Ever feel any responsibility for the spiritual development of the group members in your church? I do. And I bet you do too. I had an opportunity this week to ask Eric Geiger a few questions about the importance of discipling people with wisdom, one of the key benefits of LifeWay’s new Bible Studies for Life curriculum.
What is the big idea behind “discipling people with wisdom”?
The apostle Paul said, “We proclaim Him, warning and teaching everyone with all wisdom, so that we may present everyone mature in Christ” (Colossians 1:28). Paul wanted to see maturity and development occur in the people he led, and according to this passage, this involved teaching with wisdom. The antithesis of “teaching with wisdom” is a haphazard plan or no plan for developing people in our groups/classes.
As we design ongoing Bible studies from LifeWay (such as Bible Studies for Life), we long for the studies to provide church and group leaders with a wise plan to lead people toward greater maturity in Christ. We are concerned about the long-term lack of impact on people in our groups/classes if there is no plan.
Is there a biblical basis for a discipleship plan?
I believe there is. The apostle Paul described his ministry as skillful building in response to and empowered by God’s grace. He said, “According to God’s grace that was given to me, I have laid a foundation as a skilled master builder” (1 Corinthians 3:10). In other words, the apostle Paul did not just “wing it.” He did not haphazardly plant churches or disciple people. With great intentionality, Paul faithfully served as a master builder. And likewise, he challenged us to “be careful how [we build].”
A wise builder has a set of blueprints, a plan, and a clear strategy for proactively attacking the building project. A wise builder would never come to the table with a dream of what could be built without a plan for executing it. In the same way, your ministry needs a blueprint. Your church must have a plan to disciple people with wisdom. Your church must be more than a random and disconnected array of programs, studies, and events.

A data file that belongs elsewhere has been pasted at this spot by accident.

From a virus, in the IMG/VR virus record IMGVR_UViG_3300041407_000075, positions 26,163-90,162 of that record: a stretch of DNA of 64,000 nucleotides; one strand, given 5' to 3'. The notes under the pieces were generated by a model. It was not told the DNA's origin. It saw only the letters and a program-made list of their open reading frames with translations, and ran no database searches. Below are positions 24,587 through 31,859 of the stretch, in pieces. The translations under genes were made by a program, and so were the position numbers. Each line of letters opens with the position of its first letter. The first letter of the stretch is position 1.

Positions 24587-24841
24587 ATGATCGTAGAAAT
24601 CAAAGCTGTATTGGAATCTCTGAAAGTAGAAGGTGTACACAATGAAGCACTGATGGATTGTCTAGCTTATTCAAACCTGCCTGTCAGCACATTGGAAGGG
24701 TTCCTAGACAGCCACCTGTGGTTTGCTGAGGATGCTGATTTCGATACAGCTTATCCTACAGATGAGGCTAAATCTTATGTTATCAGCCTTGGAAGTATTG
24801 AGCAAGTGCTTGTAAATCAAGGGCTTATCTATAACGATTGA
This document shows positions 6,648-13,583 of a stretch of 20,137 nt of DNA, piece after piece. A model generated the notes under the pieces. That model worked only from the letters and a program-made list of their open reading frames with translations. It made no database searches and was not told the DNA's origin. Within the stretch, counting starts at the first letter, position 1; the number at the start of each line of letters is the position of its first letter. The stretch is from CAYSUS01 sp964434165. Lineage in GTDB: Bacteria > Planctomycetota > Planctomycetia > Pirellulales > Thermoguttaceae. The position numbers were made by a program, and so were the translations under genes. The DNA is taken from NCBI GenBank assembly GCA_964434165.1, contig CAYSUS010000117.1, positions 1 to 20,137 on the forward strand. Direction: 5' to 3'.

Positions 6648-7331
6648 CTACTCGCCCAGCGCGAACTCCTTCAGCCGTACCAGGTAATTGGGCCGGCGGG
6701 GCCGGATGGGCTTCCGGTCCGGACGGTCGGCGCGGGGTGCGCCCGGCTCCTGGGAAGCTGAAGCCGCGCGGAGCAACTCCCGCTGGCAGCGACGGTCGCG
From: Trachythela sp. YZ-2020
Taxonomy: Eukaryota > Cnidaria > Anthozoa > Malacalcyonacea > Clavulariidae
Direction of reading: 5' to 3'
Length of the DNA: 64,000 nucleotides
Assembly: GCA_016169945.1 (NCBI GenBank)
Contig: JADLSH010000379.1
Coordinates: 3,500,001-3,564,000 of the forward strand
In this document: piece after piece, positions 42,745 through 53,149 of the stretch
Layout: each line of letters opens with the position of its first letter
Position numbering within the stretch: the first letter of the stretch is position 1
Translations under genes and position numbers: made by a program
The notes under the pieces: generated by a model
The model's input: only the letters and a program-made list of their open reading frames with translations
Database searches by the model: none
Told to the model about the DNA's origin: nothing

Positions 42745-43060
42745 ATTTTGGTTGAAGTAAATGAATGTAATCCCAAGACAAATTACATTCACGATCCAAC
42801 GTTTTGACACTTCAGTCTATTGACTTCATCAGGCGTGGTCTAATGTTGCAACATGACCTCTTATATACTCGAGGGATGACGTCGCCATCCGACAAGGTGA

What do you mean when you talk about a “wise discipleship plan”?
I know discipleship is much broader and deeper than information, so I want to be careful to emphasize that I am not suggesting a discipleship plan is equated to discipleship. Ultimately, discipleship is about transformation, not merely information or behavioral modification. I believe local churches exist to make disciples and that the totality of their mission must be to make disciples; thus, they need an overarching discipleship process that undergirds their church. But when I talk about a “wise discipleship plan” for groups or classes, I am talking about the plan for study. Educators would likely call a “plan” a “scope and sequence” of what is studied. Because community is only as strong as what it is built upon, church leaders are wise to give their groups a discipleship plan that over time exposes people to the whole counsel of God’s Word.
So each of our Bible study series (Bible Studies for Life, The Gospel Project, etc.) is developed in community with church leaders we respect, with educators, and with scholars so that we can lay our heads on our pillows at night really believing that we have a plan to develop and mature people over time—that we aren’t throwing a whole bunch of studies on the wall and hoping some of them stick.
What are some essential elements in a discipleship plan?
The most common and essential element in a wise discipleship study plan is the Word: the Living Word (Jesus) and the written Word. Studies must be rooted in Scripture, and over time, people must be exposed to the totality of the Word. Studies must also be focused on Jesus because only He transforms the heart.
The starting point for a discipleship plan may vary based on the group/class, but all studies must get people to the text and to Jesus. For example, with Bible Studies for Life we start with real life issues that people face everyday, and we want to bring the Scripture to bear on those issues. Over time we expose people to the whole counsel of the Word. With The Gospel Project, we start with a systematic plan to show people how all Scripture points to Jesus. With Explore the Bible (our next big launch for all ages), we start with a plan to walk people through all the books of the Bible. A pastor who has been to seminary would say one sounds like practical theology, one sounds like systematic theology, and one sounds like biblical theology. Three different approaches, but all must be centered on the Word.
Eric Geiger serves as one of the Vice Presidents at LifeWay Christian Resources, leading the Church Resources Division. Eric received his doctorate in leadership and church ministry from Southern Seminary. He is also a teaching pastor and a frequent speaker and consultant on church mission and strategy. Eric has authored or co-authored several books including the best selling church leadership book, Simple Church.